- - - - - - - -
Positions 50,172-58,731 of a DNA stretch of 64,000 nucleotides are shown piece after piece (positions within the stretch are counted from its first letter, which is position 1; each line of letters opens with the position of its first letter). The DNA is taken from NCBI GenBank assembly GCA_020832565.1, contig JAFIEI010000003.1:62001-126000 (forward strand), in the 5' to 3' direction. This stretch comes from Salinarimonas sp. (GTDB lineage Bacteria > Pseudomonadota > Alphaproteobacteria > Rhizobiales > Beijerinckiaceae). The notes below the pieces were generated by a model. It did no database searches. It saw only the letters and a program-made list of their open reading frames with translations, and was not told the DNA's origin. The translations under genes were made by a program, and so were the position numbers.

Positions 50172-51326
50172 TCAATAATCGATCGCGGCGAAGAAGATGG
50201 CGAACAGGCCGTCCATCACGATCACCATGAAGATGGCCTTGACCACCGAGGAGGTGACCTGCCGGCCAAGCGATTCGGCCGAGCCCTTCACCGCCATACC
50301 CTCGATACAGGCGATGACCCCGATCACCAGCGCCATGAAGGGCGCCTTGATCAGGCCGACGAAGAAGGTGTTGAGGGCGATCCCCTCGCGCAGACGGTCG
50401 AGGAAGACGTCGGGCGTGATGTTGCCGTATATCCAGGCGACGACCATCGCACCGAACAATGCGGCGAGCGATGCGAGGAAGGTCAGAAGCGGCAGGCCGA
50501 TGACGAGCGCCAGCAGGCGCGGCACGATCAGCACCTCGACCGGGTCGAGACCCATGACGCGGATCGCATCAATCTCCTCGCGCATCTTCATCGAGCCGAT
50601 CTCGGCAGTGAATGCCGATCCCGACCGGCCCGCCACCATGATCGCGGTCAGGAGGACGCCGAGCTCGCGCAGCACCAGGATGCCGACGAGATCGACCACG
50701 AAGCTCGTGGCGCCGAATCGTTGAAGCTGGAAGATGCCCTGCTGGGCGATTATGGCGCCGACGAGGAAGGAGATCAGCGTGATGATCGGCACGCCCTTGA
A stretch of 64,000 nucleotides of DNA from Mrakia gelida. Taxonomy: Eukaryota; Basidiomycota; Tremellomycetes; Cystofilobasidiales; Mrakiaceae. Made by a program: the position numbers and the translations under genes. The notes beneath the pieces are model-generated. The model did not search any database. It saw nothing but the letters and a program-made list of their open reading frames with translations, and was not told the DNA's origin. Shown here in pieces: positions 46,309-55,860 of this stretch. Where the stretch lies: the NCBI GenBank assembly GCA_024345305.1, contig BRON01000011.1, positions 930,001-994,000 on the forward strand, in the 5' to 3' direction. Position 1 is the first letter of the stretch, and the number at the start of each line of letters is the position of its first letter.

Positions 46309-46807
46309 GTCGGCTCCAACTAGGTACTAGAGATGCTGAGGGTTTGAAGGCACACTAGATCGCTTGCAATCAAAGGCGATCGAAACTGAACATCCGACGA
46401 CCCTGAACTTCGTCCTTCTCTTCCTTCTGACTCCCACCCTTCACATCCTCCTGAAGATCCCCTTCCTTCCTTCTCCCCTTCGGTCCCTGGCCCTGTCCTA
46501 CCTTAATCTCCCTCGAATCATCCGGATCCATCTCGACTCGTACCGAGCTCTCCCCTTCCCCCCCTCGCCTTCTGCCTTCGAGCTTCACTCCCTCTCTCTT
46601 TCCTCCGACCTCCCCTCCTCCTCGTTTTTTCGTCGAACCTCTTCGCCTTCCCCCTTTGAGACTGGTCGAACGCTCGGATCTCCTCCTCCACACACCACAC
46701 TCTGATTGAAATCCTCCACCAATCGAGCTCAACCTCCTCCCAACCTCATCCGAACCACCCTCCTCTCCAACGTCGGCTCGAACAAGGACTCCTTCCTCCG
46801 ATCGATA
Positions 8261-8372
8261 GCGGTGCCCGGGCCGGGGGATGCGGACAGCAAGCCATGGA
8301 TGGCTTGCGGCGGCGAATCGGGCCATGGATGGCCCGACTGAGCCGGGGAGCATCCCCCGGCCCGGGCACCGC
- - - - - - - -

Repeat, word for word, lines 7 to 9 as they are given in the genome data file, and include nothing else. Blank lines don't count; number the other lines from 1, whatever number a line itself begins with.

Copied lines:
50501 TGACGAGCGCCAGCAGGCGCGGCACGATCAGCACCTCGACCGGGTCGAGACCCATGACGCGGATCGCATCAATCTCCTCGCGCATCTTCATCGAGCCGAT
50601 CTCGGCAGTGAATGCCGATCCCGACCGGCCCGCCACCATGATCGCGGTCAGGAGGACGCCGAGCTCGCGCAGCACCAGGATGCCGACGAGATCGACCACG
50701 AAGCTCGTGGCGCCGAATCGTTGAAGCTGGAAGATGCCCTGCTGGGCGATTATGGCGCCGACGAGGAAGGAGATCAGCGTGATGATCGGCACGCCCTTGA